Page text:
Pain is in your brain
All pain comes from the brain. Pain – a bad feeling – is a signal emitted from your brain to your body based on a perceived or actual threat. PERCEIVED is the key word there because pain can exist without physical injury and injury can exist without pain. Saying that pain is in your brain is not to say its not real and that you can just think it away. Its means that pain is a conscious experience created by your brain and not simply from damage to the body.
Here’s an example: a man is admitted to the emergency room with a nail through his boot and is in excruciating pain. The boot was removed and revealed that the nail narrowly missed his foot and his pain disappeared. If you think you’re injured you will feel pain. If you THINK you feel better you will literally feel less pain. Another example is phantom limb pain – someone with an amputated leg can have intense pain sensation in the limb that has been removed because the brain signaling pathway for pain in that leg is still active.
Pain is also a very complex phenomenon. Receptors within the body are only one source of information that the brain considers when deciding to create a pain signal. Many other factors are also considered by the brain when computing whether a threat is real and how severe it is. A few examples of these other factors are: memories of past of injuries, emotions, stress level, opinions from professionals, anticipated consequences, and your knowledge about the body. A broken finger will likely be a much more painful injury for a professional baseball pitcher than a professional cyclist.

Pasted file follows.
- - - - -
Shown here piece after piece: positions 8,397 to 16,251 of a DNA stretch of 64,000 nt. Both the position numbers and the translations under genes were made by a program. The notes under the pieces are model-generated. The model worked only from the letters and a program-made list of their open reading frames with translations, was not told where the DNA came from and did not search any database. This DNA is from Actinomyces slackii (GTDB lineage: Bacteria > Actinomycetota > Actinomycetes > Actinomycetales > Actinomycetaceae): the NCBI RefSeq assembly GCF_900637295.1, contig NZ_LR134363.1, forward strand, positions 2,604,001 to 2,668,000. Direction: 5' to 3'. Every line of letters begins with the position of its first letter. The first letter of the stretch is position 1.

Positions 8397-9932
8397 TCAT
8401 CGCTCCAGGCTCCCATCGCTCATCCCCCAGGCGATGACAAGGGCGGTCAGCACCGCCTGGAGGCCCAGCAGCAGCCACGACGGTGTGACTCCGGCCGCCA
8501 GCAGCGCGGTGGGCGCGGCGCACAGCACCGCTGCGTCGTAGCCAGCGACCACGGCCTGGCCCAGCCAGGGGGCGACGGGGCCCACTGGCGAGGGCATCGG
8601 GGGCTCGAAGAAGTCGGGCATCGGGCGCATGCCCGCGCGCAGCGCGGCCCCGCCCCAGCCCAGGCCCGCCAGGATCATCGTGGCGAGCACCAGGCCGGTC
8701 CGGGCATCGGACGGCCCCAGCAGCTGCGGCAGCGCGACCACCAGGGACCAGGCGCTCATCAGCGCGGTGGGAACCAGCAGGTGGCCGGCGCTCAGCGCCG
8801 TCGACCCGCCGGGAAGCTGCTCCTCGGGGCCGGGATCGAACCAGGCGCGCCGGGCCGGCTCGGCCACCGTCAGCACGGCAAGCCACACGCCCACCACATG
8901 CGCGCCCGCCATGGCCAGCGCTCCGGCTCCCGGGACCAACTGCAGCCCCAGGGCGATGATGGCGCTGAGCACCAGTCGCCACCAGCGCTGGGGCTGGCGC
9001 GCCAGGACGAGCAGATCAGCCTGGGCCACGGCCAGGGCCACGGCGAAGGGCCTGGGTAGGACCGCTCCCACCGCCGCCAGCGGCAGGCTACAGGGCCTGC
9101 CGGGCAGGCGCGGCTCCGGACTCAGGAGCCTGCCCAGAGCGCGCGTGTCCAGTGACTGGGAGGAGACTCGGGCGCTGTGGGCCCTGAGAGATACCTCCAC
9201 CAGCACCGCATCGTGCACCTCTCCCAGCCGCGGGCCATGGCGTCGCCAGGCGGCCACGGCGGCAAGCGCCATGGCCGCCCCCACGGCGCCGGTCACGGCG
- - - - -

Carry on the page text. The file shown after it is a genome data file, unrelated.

Its all about perception
Perception is the organization, identification and interpretation of sensory information in order to represent and understand the environment. Magicians use misdirection and distraction to create the perception of something that isn’t. Just like we can be tricked by magicians, our brains can sometimes misjudge the severity and reality of a perceived threat which is then reflected in the pain we feel.